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6 reasons why the Delhi HC bar is going on strike again tomorrow (other than loss of work)

Abhijat, the secretary of the Delhi High Court Bar Association (DHCBA) that passed a resolution to go on strike again tomorrow, told Legally India that the organisation was “deeply saddened” by the law minister’s “populist” response to the district court lawyers’ earlier strikes.

Yesterday, law minister DV Sadananda Gowda promised the district court lawyers to pass the long-pending Delhi High Court (Amendment) Bill 2014 to increase the pecuniary jurisdiction of district courts.

“It’s a matter of regret that the law minister did not even deem to hear us. The Delhi high court bar is the principal stakeholder, and we regret that we have been ignored.”

The increase of district court’s pecuniary jurisdiction to Rs 2 crore from Rs 20 lakh, would mean that all current (and future) cases in the Delhi high court with a disputed value of less than Rs 2 crore, would get transferred to the Delhi district court.

On the one hand, this would clear up pendency in the high court and provide more work to district court lawyers, on the other hand, high court lawyers would lose out on work or be forced to appear in the district courts for their clients in existing matters.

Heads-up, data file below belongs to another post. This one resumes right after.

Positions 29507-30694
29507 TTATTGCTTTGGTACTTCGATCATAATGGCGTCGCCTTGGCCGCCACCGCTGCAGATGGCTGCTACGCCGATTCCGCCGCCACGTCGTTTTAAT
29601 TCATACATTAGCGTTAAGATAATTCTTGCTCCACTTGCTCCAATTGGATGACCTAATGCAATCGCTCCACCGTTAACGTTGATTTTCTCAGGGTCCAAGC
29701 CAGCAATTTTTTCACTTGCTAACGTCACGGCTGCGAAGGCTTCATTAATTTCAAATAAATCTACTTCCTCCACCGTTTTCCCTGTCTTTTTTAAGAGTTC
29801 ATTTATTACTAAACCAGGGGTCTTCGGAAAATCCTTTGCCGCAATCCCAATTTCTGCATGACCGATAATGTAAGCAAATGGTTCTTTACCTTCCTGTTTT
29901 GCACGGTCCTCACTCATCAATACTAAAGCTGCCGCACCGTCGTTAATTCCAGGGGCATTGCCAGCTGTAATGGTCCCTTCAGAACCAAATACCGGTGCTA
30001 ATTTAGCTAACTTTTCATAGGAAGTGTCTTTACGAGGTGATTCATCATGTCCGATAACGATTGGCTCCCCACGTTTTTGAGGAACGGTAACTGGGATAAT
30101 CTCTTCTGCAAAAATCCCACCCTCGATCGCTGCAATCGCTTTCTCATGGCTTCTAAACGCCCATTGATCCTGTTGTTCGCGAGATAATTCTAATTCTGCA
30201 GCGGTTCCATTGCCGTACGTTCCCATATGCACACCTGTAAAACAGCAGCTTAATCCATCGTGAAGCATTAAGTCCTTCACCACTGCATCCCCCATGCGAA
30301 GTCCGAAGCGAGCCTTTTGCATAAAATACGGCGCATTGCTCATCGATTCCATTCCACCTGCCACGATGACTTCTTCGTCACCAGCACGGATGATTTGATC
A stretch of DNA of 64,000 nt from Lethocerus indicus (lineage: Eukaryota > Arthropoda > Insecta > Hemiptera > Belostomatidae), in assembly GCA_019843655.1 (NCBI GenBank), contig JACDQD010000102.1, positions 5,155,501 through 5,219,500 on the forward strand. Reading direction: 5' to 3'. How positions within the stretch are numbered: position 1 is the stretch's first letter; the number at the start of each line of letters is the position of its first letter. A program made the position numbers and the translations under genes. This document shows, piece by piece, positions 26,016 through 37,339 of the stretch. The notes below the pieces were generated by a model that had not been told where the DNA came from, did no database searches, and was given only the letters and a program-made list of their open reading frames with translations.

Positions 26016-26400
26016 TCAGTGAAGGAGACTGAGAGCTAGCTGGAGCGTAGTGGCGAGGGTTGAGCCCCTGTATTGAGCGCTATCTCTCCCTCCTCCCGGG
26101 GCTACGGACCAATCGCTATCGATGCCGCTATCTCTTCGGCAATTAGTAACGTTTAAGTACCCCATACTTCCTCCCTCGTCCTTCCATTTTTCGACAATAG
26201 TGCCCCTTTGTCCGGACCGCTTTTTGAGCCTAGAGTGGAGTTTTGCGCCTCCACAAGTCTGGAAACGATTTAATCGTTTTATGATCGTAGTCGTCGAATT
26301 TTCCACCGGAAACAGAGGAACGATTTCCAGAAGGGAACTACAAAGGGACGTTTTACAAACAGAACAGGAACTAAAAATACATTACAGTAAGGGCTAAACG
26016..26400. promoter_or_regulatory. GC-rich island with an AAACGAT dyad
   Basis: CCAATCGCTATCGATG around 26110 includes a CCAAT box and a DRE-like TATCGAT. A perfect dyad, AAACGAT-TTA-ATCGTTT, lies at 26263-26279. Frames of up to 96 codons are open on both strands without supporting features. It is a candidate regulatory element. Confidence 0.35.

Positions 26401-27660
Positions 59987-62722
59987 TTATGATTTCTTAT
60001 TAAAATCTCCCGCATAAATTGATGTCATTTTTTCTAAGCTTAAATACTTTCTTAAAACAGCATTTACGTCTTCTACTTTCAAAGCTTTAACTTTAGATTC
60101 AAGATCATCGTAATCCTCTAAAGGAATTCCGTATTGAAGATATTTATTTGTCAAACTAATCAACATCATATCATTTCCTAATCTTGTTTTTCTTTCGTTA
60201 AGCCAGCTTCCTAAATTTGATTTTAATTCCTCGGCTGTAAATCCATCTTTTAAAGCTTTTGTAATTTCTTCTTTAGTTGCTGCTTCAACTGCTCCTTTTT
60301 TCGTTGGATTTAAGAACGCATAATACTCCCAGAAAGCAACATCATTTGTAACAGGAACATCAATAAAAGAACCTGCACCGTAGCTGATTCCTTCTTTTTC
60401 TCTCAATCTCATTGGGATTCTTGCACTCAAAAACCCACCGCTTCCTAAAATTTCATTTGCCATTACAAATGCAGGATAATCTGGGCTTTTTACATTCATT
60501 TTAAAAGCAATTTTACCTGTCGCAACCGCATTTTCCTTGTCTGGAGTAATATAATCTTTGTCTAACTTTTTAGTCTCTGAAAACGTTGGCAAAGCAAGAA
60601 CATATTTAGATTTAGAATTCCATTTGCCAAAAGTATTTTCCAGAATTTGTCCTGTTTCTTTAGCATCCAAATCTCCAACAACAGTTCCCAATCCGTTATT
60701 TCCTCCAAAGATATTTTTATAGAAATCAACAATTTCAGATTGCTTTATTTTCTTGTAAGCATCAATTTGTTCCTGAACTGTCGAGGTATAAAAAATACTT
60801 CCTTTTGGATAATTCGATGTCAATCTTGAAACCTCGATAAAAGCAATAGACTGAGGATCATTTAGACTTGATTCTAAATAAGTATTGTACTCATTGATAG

Responding to a question of whether this could result in an endless back-and-forth strikes between district court and high court lawyers, which would inconvenience litigants, Abhijat said: “The bar associations, in keeping with its traditions, does not want to inconvenience its litigants at all. the strike is a last resort, because we have no option left.”

According to Abhijat, the main arguments against the currently tabled proposal that the law minister promised to push through are the following.

1. No science

There has been absolutely no scientific analysis about this enhancement.

Only an internal committee in July 2011 recommended enhancement to about Rs 50 lakh. How Rs 50 lakhs becomes Rs 2 crore is a mystery.

There has to be a discussion but no scientific analysis has been carried out.

Would the DHCBA accept Rs 50 lakh jurisdiction proposal? Abhijat said that this could only happen after informed scientific analysis of the valuation of suits by expert committees, rather than making the decision now “in haste”.

2. Sweep cases pointlessly around

Sweeping pending cases from one jurisdiction to another doesn't solve anything at all.

3. Locational disadvantage

The high court is geographically centrally located and more convenient for litigants than going to a number of different district courts in their cases.

4. Additional delay

It has to be born in mind that cases will get delayed by about two years, because defendants will have to get fresh hearing dates in district courts.

5. More costs

Litigants will have to bear the financial burden of fresh fees to counsel as well. It is inconceivable that a client will drop his lawyer from the high court and get a new lawyer in the district court.

6. Flurry of re-transfer petitions

Immediately after the transfer, there will be a huge number of applications to amend plaints to take them back to the high courts, [by amending the valuation of disputed property, etc].

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